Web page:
Which apps collect personal data about you?
PHOENIX – Most people don’t realize how long they are on the phone each day. We use certain apps for things like networking, shopping, and pretty much everything else.
A recent study found that when you shop on Amazon, log into Facebook, or browse Google, you can give out a lot of personal information.
“Any app you use collects information about you,” Chandra Steele said.
Steel is with PCMAG.com and says most people don’t know that by installing a phone app you are agreeing to terms beyond what you think you have agreed to.
An example is to think that you are simply allowing an app to access your photos.
“They don’t realize that the things they’ve agreed to are also their browsing history, search history, things they bought, financial information, health and fitness data,” he said. she declared.
Steele refers to a recent poll by VPN company Surfshark.
They compared the data collection of 200 phone apps in 18 different categories, from messaging and shopping to food delivery and dating.
Facebook came out on top collecting the most data, including Facebook Messenger and Instagram, which Facebook also owns.
The study found that Paypal, Amazon, Doordash, Linkedin, Tik Tok and YouTube were all at the top of the data collection list.
Many times your information is collected and sold to other companies.
“All of this data is crossed to form a profile about you,” Steele said.
Salespeople can take that information and bombard you with products that you may have been looking for, products that they know you might like.
The biggest problem is what apps can access on your phone and where they might end up.
Information on your phone, such as the sites you visit, finances, passwords, and personal photos, can be taken, sold, resold, and resold again.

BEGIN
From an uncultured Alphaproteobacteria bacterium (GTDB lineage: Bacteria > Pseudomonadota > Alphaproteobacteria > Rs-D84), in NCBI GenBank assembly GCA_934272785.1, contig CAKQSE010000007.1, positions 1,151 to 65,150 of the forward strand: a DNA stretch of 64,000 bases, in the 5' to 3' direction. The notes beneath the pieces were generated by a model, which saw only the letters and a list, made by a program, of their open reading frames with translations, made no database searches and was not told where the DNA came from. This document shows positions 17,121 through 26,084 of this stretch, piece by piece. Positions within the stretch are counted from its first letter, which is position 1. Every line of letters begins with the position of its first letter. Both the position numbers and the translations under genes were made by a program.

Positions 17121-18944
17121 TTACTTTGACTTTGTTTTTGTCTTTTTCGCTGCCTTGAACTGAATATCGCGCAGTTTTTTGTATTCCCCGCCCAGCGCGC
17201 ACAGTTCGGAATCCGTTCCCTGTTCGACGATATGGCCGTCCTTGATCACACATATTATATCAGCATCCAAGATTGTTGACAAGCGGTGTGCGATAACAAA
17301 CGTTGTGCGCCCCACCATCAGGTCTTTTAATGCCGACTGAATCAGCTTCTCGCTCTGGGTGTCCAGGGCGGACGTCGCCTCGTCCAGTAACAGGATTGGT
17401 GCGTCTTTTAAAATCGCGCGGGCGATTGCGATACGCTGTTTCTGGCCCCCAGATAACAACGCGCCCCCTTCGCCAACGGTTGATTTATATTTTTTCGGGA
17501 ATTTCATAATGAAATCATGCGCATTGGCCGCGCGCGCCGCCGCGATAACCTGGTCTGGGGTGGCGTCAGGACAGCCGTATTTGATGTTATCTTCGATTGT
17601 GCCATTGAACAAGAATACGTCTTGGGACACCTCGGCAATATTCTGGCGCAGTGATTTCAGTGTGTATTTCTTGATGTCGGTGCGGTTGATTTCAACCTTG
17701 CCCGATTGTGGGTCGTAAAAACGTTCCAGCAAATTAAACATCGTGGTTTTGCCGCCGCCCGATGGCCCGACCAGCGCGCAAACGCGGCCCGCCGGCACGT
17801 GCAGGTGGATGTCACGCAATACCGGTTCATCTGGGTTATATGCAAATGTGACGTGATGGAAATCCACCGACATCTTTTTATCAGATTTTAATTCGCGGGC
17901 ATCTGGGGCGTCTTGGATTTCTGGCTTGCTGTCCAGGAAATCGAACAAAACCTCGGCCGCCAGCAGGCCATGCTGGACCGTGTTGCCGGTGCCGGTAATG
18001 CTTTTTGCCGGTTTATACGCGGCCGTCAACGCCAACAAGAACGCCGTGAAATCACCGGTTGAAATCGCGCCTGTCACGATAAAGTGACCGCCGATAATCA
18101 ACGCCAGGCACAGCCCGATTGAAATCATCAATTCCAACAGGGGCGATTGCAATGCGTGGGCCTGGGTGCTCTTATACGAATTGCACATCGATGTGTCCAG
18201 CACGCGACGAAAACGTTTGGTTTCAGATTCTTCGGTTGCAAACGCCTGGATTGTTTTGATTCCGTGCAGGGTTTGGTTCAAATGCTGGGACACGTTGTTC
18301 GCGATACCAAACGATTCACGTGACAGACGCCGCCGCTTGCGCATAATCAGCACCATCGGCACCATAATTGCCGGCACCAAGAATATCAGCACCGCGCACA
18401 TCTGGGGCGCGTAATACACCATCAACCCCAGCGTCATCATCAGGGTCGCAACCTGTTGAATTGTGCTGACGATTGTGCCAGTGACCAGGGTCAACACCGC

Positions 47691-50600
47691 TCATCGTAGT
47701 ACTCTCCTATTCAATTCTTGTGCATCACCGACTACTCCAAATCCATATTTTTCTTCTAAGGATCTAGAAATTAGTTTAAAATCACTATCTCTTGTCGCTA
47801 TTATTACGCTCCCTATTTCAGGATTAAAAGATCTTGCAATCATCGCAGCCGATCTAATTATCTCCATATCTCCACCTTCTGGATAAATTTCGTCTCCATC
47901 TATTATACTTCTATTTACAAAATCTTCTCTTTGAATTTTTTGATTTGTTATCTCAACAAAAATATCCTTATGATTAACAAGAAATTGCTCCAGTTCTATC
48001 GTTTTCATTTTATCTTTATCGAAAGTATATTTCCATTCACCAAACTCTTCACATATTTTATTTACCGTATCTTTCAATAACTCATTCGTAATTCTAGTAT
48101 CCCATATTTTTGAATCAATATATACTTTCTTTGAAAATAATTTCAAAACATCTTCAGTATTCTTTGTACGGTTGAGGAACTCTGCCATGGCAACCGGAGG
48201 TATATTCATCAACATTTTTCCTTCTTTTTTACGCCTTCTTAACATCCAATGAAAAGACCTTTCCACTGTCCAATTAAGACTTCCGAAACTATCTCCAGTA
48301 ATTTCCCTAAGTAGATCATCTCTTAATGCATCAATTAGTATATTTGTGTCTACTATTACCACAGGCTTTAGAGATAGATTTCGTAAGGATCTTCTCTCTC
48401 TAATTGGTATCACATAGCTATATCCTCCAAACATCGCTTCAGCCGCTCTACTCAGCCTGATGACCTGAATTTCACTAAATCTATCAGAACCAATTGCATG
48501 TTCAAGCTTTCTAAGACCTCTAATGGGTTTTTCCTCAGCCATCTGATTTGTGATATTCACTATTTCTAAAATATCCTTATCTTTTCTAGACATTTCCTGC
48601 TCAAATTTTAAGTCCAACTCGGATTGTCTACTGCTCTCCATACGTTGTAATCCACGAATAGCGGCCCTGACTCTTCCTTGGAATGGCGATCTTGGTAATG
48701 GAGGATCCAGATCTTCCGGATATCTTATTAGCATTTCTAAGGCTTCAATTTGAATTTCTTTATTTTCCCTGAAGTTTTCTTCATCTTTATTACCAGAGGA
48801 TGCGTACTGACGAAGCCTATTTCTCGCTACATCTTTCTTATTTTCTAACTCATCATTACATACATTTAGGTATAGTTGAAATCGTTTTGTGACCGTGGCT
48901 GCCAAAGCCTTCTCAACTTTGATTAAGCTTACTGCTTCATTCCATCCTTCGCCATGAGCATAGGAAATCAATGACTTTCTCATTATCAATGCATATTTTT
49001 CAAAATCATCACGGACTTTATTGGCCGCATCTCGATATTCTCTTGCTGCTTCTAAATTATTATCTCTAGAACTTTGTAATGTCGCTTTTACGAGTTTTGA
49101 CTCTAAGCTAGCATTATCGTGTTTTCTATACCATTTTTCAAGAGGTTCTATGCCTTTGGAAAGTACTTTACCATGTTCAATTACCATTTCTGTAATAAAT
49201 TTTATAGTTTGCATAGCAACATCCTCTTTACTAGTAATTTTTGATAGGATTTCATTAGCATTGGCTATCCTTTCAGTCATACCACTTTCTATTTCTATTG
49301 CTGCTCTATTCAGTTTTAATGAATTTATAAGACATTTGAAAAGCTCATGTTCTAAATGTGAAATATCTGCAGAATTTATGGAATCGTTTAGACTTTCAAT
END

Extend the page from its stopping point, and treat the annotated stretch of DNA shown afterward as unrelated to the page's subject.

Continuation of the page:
Steele says your data could end up with someone or a company not paying so much attention.
“You could be a victim of identity theft because there is so much data out there,” she said.
So protect yourself.
If you determine that a phone app is useful, look for ways to turn off information sharing before you install it.
If already installed, check your settings to see what is accessible.
“On an iPhone you can access privacy and on Android you access apps and notifications,” Steele said.
There you can check how you share your location, photos, camera, microphone and more.
“You can turn that off in order to at least limit some of the information you put out,” she said.
Surfshark is also looking at alternatives to large data collectors in the same categories.
For example, DoorDash is said to collect much more information than Postmates.
They found that Amazon collects nearly double what Etsy collects, Paypal three times as much as Moneygram, and Gmail collects five times as much data as the lesser-known Spike email.
Steele says it’s important to remember that there is a price tag for a free app.
“If you don’t pay for something, you are definitely the product,” she added.
Bottom line, you can’t stop this, but you can limit it if you think before you download.